"The key thing for us is, these federal mandates
are coming regardless of what the state legislature does,''
Johnson said. "This whole process is about trying
to make sure there are some resources for communities
to deal with this huge federal mandate."
"As we go forward, what we are trying to do is avoid
the train wreck that would occur if we don't develop a
systematic process for identifying and restoring these
impaired waters," said former state Sen. Steve Morse,
the group's chair.
Even if the state weren't required to make the improvements,
it would make sense, according to Corrigan and Lisa Thorvig,
the MPCA's assistant commissioner.
When a water body has been deemed impaired, restrictions
aimed at preventing additional pollution kick in until
a restoration plan is completed, severely limiting economic
development options, they said. Then, once a plan is approved,
other requirements come into play.
In addition, they pointed to a Bemidji State University
study earlier this year showing that water clarity influences
property values. The study looked at 1,205 residential
property sales on 37 lakes in the upper Mississippi River
Before coming up with the general approach to paying
for the effort, the group looked at dozens of alternatives.
"We struggled for hours on the issue of fairness
versus simplicity,'' Johnson said. "We didn't see
how we could get a complex system in place for this legislative
Saying it's important to clean up the state's waters,
group members agreed the resources aren't there to do
that successfully and that it's better to proceed cooperatively
rather than waste time with a more confrontational approach.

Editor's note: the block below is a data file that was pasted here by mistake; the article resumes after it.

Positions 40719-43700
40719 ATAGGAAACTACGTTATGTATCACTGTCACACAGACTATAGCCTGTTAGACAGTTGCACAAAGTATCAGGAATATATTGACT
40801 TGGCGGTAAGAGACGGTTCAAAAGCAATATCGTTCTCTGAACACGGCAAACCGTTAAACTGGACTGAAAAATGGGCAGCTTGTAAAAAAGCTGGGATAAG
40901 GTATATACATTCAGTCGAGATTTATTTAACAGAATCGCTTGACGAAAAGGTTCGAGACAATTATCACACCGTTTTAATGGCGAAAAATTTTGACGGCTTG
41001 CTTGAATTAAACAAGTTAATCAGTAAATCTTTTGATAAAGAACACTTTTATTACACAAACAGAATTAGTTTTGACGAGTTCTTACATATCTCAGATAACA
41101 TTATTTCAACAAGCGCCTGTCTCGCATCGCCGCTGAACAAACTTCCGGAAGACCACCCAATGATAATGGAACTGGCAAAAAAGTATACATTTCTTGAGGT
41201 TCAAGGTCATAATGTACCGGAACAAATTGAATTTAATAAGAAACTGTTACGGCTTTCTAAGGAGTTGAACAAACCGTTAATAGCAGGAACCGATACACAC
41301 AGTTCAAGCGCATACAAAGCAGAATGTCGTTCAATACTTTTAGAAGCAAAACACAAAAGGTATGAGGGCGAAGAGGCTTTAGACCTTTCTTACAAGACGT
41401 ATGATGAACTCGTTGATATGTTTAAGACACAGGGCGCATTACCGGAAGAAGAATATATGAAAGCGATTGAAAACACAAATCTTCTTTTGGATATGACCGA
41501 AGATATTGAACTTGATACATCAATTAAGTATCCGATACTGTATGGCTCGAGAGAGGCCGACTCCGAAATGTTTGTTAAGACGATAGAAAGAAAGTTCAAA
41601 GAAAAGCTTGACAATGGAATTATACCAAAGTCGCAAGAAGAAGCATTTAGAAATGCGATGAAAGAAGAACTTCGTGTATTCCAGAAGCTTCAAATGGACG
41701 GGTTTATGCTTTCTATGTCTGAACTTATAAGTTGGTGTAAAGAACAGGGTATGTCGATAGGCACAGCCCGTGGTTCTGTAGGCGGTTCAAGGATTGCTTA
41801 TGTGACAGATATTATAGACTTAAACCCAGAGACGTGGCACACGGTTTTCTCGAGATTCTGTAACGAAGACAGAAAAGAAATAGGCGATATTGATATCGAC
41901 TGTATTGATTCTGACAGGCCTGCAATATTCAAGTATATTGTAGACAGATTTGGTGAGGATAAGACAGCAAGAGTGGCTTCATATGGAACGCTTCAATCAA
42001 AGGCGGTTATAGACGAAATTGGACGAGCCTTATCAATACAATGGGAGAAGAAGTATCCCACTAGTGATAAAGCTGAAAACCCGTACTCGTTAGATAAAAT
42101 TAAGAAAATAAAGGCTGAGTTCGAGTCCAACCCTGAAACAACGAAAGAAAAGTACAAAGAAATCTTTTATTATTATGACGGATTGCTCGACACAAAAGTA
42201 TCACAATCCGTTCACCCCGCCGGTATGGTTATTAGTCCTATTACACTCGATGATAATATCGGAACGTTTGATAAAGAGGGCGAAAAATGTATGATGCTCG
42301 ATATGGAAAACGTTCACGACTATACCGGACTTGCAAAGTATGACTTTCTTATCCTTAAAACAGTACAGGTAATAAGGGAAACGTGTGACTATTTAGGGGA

Other draft conclusions include:
The state should aim for a comprehensive assessment of
state waterways every 10 years.
Voluntary clean-up options will be preferred over new
The MPCA, with other agencies, should develop an implementation
plan for the entire process.
The impaired waters program should give preference to
waterways that can be made part of larger projects.
At the MPCA's request, the process was designed and managed
by the Minnesota Environmental Initiative, a Minneapolis-based
nonprofit organization that will not lobby for or against
the eventual recommendation. The MPCA is providing staff
and financial support.
"In other parts of the country, this has been a
contentious process,'' said Peter Frosch, MEI's project
manager. "Here in Minnesota, we have an opportunity
to do it another way.''
"I think it's a critically important issue for the
people of Minnesota and our abundance of water resources,''
said Kris Sigford, water quality program director for
the Minnesota Center for Environmental Advocacy. "The
blessing is the curse, in this sense. We are blessed with
an abundance of water, more than any other state in the
lower 48. With that comes the responsibility to be stewards
for those waters.''
"From our perspective, (the impaired waters initiative)
is our number-one priority,'' said Corrigan, the MPCA
Many people agree Minnesota lakes and streams need cleaning,
but how to pay for the effort is tricky. Under a proposal
headed toward the Legislature, the following fees are
$36 annual fee for all homeowners
$150 fee for businesses
Goal: raise $75 million a year